The growing unrest in Mauritania ahead of Saturday’s vote on a contentious referendum to change the country’s constitution is getting attention from the UN High Commissioner for Human Rights (OHCHR).
Ravina Shamdasani, a spokesman for the UN agency, urged the Mauritanian government to ensure that the rights of peaceful protesters and their freedom of expression is protected. That message comes after weeks of protests in the country as opposition politicians lead citizens in a boycott of the vote.
“These rights are particularly precious in a pre-electoral context,” she said, calling for calm on all sides and recalling Mauritania’s responsibility to ensure a fair and credible vote.
Mass protests in Nouakchott were again dispersed by security forces using teargas on Thursday, in the latest of clashes that have followed a process that began in March. That’s when President Mohamed Ould Abdel Aziz proposed that the country’s senate be replaced by regional legislators; Mauritanian senators shot down the attempt to dissolve their own body, leading a defiant Aziz to call for the national referendum instead.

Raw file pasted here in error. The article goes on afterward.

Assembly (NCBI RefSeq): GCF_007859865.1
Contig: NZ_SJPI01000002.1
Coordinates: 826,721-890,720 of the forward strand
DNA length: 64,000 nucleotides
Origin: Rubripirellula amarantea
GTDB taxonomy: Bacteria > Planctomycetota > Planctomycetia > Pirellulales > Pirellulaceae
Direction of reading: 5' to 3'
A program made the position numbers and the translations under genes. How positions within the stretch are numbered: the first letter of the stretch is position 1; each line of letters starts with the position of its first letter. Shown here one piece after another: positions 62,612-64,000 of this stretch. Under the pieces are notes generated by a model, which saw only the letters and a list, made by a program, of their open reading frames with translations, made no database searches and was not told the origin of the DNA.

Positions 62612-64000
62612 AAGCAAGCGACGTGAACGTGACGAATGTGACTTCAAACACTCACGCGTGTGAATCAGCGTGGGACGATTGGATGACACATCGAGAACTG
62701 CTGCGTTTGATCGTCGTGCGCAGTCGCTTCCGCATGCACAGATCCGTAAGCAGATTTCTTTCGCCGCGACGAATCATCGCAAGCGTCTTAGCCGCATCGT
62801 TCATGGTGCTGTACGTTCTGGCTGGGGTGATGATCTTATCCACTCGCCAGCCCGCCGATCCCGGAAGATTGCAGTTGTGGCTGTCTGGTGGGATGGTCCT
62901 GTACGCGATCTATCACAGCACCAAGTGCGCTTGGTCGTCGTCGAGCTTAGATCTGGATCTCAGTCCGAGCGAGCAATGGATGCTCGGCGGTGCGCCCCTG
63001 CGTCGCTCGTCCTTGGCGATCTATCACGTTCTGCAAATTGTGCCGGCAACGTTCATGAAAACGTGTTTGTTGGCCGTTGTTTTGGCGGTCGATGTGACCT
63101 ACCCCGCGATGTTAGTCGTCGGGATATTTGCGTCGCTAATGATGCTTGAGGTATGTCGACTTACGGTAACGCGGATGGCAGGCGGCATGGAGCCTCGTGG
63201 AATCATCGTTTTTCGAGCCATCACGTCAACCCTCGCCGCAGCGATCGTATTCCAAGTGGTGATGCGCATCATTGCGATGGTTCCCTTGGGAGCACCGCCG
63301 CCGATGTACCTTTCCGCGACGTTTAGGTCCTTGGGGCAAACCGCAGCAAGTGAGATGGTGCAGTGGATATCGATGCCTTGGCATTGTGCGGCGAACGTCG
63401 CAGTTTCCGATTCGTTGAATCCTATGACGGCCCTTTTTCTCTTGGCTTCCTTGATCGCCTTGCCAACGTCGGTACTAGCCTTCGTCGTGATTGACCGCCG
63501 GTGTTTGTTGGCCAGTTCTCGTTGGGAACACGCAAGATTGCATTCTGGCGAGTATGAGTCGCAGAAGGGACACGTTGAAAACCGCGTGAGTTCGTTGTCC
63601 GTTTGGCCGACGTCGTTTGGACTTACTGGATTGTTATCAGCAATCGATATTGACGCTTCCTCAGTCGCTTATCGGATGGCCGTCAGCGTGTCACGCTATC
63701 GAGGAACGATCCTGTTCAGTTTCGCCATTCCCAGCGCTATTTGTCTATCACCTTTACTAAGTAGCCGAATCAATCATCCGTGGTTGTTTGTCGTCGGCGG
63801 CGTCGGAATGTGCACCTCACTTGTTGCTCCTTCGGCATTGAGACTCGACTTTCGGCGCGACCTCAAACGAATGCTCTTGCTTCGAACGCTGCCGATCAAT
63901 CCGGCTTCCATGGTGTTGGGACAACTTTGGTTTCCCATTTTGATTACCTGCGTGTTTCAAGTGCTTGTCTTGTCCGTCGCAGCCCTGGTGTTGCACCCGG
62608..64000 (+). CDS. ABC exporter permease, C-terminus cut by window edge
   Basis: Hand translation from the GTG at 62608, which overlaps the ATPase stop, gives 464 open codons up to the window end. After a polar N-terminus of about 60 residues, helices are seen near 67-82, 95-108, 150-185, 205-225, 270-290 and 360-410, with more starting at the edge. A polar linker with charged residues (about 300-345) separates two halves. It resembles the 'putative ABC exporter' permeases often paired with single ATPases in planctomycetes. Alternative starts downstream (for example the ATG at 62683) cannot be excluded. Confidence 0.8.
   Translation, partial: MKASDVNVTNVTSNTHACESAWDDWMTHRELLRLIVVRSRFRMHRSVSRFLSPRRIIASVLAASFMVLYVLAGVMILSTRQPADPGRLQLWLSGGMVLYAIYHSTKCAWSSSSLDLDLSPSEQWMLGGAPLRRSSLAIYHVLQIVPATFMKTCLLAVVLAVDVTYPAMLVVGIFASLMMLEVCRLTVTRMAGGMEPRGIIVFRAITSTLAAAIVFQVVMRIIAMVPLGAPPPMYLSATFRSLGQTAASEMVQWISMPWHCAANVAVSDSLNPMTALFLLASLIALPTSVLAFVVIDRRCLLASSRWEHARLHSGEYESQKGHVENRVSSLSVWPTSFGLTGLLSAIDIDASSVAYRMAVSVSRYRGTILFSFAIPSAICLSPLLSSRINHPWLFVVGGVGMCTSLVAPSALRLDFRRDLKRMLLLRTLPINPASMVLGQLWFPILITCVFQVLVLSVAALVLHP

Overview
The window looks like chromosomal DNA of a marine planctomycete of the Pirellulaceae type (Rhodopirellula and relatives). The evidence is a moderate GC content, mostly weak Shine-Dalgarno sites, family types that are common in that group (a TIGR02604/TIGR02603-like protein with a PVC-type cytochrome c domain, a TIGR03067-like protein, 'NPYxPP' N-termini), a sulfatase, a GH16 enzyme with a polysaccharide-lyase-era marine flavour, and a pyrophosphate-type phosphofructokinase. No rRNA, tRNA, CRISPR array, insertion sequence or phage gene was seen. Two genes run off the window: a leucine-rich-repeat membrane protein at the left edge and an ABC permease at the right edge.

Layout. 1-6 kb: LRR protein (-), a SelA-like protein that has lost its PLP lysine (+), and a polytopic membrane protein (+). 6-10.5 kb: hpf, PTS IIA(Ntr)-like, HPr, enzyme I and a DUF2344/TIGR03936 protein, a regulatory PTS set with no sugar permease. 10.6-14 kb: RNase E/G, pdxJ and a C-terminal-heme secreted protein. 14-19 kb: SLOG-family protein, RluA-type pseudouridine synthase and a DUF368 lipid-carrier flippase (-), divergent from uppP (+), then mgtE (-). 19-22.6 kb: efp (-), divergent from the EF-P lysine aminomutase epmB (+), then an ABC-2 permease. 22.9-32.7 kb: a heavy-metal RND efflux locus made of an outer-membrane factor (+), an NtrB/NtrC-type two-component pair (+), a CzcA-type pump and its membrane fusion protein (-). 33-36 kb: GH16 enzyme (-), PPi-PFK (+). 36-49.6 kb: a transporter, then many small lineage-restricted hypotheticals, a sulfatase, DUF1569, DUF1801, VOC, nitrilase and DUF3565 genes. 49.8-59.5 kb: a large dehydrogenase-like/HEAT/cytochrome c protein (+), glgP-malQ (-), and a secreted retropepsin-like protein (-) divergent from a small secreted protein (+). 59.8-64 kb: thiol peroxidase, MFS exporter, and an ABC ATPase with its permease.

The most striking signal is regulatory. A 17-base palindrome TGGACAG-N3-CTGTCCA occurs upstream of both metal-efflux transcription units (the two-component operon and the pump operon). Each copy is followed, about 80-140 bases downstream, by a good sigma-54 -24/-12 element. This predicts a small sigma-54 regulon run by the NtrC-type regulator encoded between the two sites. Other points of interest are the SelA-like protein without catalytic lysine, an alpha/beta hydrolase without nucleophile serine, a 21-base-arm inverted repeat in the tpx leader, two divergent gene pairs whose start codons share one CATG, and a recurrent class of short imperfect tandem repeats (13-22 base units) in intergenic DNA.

A similar provision that would also abolish Mauritania’s highest court was originally included in the referendum for constitutional amendment. Although Aziz has not explicitly announced that he wants to run for a third term – he’s currently limited to two five-year terms ending in 2019 – the National Forum for Unity and Democracy (FNDU) opposition coalition warns that approval of the referendum paves the way for him to make that move.
Leaders advocating for the boycott have been denied media access, as has the only opposition party campaigning for a “no” vote. They also report being harassed and intimidated, prompting security experts to warn of the potential for escalating violence.
Image: UN file photo